NASA institutes mandatory agency-wide telework policy

The Vehicle Assembly Building at NASA’s Kennedy Space Center in Florida. Credit: NASA/Glenn Benson

All NASA centers and facilities will begin a mandatory telework policy for agency and contractor employees effective immediately, except for “mission-essential” personnel, to combat the threat from the coronavirus pandemic, officials announced Tuesday.

NASA Administrator Jim Bridenstine said in a statement Tuesday that the agency’s leadership decided to elevate all NASA centers to Stage 3 of NASA’s Response Framework.

“Effective immediately, all employees and contractors will move to mandatory telework until further notice,” Bridenstine said in a written statement. “Mission-essential personnel will continue to be granted access onsite. Please contact your supervisor as soon as possible if you have any questions.”

Some NASA facilities, such as Ames Research Center in California and Marshall Space Flight Center in Alabama, transitioned to Stage 3 operations and instituted mandatory telework orders for non-essential personnel after employees there tested positive for the COVID-19 coronavirus.

Earlier this week, the director of NASA’s Michoud Assembly Facility in New Orleans introduced mandatory telework for non-essential workers. Robert Champion, Michoud’s director, said in a statement Monday that no workers at Michoud have tested positive for the viral disease, but he ordered the change because more than 100 cases of COVID-19 were confirmed in the local area.

“Access to the facility will be restricted to mission-essential personnel only, as defined in the response framework and by your company leadership,” Champion said in a statement.

Michoud is home to production of core stages for NASA’s Space Launch System heavy-lift rocket. Some work on NASA’s Orion crew capsule and Northrop Grumman’s planned OmegA launch vehicle is also based at Michoud.

Officials at NASA’s Jet Propulsion Laboratory in Pasadena, California, where many of the agency’s interplanetary robotic missions are built and controlled, announced Monday that only non-essential workers there would be allowed access to the facility.

NASA Headquarters expanded the Stage 3 status agency-wide Tuesday.

“Although a limited amount of (NASA) employees have tested positive for COVID-19, it is imperative that we take this pre-emptive step to thwart further spreading of the virus among the workforce and our communities,” Bridenstine said.

According to NASA’s Response Framework, the agency defines mission-essential activities as:

  • Work that must be performed to maintain mission/project operations or schedules AND cannot be performed remotely/virtually;
  • OR work that has a justifiable impact on the safety of human life or the protection of property, AND there is a reasonable likelihood that the safety of human life or the protection of property would be compromised by a delay in the performance of the work.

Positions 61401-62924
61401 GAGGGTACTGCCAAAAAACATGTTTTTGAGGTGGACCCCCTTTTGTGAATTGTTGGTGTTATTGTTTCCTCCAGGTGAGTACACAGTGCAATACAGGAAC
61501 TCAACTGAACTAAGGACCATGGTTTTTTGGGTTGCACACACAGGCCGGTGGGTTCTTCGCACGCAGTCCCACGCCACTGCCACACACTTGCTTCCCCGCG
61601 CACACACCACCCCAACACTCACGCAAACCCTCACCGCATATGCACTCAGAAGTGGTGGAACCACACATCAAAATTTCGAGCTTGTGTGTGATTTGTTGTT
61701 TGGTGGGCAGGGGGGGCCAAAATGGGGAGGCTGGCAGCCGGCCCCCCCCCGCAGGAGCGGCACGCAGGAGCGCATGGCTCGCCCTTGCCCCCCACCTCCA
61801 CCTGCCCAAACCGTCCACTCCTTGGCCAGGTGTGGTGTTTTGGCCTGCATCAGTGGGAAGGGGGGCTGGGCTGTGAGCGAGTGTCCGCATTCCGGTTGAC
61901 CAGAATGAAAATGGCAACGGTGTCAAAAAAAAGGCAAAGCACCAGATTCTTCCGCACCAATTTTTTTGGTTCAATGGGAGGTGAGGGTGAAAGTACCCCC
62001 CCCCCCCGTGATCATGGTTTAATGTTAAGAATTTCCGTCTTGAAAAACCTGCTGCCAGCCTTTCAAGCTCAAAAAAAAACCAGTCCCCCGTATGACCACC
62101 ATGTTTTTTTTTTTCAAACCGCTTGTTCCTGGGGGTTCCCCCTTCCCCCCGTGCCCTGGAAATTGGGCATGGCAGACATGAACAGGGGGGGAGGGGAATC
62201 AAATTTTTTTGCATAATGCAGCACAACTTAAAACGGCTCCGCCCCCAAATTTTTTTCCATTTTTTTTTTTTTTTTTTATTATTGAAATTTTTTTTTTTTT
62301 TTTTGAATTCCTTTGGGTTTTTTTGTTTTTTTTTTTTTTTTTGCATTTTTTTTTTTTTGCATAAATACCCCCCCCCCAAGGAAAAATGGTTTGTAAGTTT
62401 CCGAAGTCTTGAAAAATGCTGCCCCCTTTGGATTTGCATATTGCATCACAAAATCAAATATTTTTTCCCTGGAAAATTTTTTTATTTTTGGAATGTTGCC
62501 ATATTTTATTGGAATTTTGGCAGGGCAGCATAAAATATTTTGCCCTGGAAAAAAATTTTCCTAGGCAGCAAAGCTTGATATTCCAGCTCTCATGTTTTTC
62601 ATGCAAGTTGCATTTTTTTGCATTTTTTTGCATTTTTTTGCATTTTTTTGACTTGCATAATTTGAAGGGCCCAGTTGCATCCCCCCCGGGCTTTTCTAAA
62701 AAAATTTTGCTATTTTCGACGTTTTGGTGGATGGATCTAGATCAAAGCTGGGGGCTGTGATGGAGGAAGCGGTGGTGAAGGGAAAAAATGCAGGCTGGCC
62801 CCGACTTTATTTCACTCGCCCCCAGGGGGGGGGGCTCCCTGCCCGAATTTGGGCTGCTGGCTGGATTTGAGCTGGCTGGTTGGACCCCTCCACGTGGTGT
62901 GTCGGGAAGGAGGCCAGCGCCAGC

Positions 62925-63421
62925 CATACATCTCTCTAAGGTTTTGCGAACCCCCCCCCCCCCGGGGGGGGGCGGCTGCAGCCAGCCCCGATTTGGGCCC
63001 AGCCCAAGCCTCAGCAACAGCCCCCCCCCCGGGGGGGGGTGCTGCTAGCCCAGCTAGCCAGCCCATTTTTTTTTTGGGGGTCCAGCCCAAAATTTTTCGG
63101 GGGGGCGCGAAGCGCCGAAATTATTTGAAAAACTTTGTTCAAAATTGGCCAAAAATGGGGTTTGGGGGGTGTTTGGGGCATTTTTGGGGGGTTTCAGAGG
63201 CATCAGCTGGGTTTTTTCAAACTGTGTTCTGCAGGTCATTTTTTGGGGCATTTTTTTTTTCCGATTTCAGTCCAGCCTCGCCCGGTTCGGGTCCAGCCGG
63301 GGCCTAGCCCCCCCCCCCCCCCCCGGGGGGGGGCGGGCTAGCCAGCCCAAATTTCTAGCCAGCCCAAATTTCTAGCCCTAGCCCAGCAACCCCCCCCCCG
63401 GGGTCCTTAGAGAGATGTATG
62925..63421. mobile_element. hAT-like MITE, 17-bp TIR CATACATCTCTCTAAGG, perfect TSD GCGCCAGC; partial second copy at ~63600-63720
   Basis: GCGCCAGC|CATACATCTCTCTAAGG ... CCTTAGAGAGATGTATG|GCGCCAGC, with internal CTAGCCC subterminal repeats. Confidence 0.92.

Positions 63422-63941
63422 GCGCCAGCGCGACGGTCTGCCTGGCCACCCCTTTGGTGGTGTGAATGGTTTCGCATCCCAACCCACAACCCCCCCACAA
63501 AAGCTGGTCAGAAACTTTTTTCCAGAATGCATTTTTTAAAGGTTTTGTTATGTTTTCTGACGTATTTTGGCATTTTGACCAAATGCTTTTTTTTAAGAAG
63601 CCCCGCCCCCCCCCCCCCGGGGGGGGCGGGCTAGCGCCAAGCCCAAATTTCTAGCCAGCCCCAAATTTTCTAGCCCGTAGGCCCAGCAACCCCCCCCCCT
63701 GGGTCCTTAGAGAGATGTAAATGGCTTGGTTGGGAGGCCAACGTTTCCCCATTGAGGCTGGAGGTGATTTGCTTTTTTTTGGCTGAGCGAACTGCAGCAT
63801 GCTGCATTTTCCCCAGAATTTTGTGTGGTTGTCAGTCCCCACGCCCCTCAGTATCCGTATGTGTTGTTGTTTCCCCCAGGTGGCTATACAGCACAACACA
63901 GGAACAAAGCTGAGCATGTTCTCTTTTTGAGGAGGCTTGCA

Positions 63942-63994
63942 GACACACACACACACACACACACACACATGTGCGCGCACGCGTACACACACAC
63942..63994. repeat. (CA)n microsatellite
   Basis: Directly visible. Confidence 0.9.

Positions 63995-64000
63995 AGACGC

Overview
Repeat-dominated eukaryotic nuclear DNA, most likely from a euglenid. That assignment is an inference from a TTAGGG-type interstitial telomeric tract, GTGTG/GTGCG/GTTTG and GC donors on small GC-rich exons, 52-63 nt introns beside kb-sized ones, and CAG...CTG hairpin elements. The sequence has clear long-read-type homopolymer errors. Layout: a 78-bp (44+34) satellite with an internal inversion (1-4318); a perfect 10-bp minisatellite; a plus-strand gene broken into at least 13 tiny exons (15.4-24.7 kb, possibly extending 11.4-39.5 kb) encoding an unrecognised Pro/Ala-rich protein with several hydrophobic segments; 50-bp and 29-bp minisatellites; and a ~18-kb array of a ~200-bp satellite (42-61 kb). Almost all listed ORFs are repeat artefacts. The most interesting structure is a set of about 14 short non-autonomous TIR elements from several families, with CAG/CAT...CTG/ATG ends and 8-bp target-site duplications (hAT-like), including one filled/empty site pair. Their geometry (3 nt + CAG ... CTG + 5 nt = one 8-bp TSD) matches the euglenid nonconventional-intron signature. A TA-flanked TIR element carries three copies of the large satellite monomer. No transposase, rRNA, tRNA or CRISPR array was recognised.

It’s unclear how the coronavirus pandemic will impact launch activities at U.S. spaceports. SpaceX was proceeding with a planned Falcon 9 rocket launch from the Kennedy Space Center in Florida on Wednesday morning carrying 60 of the company’s Starlink Internet satellites into orbit.

NASA officials have said they are prioritizing work to prepare missions for launch that have tight planetary windows, such as the Perseverance Mars rover scheduled for liftoff from Cape Canaveral in July. The Mars rover is at the Kennedy Space Center undergoing final testing and launch preparations.

NASA astronauts Doug Hurley and Bob Behnken continue training for launch as soon as May on the first piloted test flight of SpaceX’s Crew Dragon spaceship to the International Space Station.

In Stage 3 of NASA’s Response Framework, only mission-essential travel is permitted.

In the event NASA leadership elevates agency facilities to Stage 4, centers would be closed to all personnel except workers required to “protect life and critical infrastructure,” and all travel would be suspended.

“Agency leadership will continue to monitor the rapidly-evolving risks COVID-19 poses to our workforce,” Bridenstine said in a statement to NASA employees. You should anticipate continued frequent communication from your center director, myself and others. Up-to-date agency announcements and guidelines are available on the NASA People website, please check it often.

“NASA’s early and thoughtful actions in coordination with our country’s unified response to this health emergency is an incredible display of national solidarity,” Bridenstine said. “Thank you for your vigilance and flexibility. I am confident your diligence and commitment will ensure our mission will continue. Please make certain you are giving the appropriate attention to your health and that of your family.”

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